I am interested in citing a paper. This paper has ~30 citations from others, which is respectable and indicates that a fair number of people have also found it worth discussing. However, a fairly prominent citation discussed in this paper is of an (in my opinion) low quality article from an undoubtedly predatory journal. My gut feeling is this is a minor issue and I shouldn't be concerned with citing the work as whole, and just do not pay any attention to the problematic citation; doing so wouldn't affect my planned work. However, I was wondering if there is something I have overlooked and should be concerned with before proceeding.

  • Seems to be answered by this question: academia.stackexchange.com/q/21868/56207
    – Laurel
    Jun 5 at 0:43
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    @Laurel From what I understand, OP is not citing a paper from a predatory journal; they are citing a paper that cites another paper in a predatory journal. Jun 5 at 9:02
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    You omitted the main point: why are they citing that paper? Maybe they just discuss it as existing priori work with a different approach, this is good. Maybe the whole paper is built on top of that one without questioning its validity, then that's a problem. Jun 5 at 12:54
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    remotely related: academia.stackexchange.com/q/84829/4484
    – GEdgar
    Jun 5 at 17:01
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    @MarcGlisse You are correct, the problematic citation is cited it as existing work with a relevant approach. Jun 6 at 7:41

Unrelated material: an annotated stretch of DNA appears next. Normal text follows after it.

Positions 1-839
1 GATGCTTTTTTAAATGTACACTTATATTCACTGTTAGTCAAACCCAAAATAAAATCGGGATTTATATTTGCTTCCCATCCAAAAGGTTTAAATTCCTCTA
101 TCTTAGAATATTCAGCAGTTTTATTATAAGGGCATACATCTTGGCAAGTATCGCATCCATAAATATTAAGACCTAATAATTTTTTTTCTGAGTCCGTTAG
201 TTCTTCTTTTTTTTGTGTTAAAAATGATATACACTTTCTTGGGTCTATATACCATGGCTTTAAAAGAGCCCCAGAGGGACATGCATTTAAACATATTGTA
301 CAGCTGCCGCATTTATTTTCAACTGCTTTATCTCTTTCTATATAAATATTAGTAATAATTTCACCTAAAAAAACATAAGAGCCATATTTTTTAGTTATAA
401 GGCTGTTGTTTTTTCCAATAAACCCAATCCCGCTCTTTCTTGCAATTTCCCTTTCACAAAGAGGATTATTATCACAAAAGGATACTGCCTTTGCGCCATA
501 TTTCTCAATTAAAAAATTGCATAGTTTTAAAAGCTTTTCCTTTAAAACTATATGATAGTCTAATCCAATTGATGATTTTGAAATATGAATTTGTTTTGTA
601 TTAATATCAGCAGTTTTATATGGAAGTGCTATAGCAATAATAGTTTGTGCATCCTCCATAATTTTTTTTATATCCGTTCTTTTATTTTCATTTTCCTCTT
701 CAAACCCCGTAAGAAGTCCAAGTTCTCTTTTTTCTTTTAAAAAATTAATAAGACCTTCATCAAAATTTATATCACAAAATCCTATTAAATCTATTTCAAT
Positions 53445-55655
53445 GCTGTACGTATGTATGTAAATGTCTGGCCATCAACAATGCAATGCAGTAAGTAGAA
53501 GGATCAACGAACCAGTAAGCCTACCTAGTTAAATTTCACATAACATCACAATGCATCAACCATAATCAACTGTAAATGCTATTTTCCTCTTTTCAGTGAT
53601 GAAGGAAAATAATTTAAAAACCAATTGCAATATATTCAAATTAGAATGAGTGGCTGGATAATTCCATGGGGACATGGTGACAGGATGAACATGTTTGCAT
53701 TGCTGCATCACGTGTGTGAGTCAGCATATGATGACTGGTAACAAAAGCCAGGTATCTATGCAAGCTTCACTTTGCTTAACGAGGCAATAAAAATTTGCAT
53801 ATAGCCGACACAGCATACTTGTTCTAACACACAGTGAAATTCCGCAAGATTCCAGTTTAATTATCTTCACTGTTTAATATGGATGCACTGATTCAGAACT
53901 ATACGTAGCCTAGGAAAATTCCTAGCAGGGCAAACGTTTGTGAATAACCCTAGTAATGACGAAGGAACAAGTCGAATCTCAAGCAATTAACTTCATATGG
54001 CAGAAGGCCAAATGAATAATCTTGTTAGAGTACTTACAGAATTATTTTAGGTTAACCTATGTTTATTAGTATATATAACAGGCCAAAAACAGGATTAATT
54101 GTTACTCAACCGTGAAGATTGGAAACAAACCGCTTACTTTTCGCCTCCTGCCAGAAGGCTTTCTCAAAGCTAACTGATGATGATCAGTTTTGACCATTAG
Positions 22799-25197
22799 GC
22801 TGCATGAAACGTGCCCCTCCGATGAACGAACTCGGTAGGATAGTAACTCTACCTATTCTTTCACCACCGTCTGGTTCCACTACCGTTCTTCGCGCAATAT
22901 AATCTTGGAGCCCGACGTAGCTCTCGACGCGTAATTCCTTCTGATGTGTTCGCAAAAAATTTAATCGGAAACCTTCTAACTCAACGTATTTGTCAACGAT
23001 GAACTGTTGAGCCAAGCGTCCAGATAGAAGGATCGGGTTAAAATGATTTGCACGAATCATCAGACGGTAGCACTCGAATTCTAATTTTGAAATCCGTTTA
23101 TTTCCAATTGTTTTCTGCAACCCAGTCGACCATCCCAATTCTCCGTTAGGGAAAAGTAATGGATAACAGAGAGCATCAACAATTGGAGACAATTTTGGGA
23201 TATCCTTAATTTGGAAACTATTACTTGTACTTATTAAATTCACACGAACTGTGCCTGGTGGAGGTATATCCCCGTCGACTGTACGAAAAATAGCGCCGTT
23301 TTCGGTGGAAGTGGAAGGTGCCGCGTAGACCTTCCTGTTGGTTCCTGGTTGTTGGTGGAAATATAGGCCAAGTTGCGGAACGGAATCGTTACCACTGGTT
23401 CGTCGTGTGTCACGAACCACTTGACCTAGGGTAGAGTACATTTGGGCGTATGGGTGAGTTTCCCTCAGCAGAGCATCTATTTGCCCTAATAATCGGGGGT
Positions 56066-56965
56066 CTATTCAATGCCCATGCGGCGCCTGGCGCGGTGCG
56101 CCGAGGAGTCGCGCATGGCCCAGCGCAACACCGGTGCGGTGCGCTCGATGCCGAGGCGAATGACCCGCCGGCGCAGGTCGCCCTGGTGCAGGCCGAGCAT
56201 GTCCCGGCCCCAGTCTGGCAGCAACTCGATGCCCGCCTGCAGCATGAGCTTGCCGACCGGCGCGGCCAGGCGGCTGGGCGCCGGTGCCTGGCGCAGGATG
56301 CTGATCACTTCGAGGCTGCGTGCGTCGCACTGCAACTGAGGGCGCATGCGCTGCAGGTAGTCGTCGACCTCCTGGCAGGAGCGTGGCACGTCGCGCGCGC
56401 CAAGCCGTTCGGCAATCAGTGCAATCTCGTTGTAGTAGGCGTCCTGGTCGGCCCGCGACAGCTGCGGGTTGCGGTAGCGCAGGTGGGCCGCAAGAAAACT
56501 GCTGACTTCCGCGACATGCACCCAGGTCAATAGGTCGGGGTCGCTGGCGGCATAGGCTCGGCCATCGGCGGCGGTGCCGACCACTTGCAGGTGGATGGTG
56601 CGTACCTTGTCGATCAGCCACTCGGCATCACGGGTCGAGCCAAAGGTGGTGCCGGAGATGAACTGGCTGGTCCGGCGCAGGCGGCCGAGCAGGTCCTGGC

So to sum up: you are concerned that citing a paper that cites a paper that might not be of the highest standard is going to reflect on your paper. I would say your concerns are groundless.

  • When you summarize it like so, it does make my question seem very trivial. I agree with your response. Jun 6 at 7:44

It is obligatory to cite works that you use in your research. This includes bad works, works with errors, works that have never been cited, works published in bad/predatory journals, and works that were never published.

When deciding to cite something, the first thing to ask yourself is, "Did I use this in my research?" If the answer is yes, you need to cite it. If the answer is no, you may or may not need to cite it.

When deciding if you should cite a paper, disregard a citation to a predatory journal in that paper.

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    Personally, I strive to cite all relevant works, when that is feasible. Jun 5 at 6:34
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    The problem as stated by the OP is unclear, but in an extreme case, if you're writing work about publications in predatory journals, most of your citations are likely to come from predatory journals. Jun 5 at 16:26
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    @DanubianSailor This case is not only extreme, but also special, in that the reason for citing is different than in 99.99% of all cases. Jun 5 at 18:18

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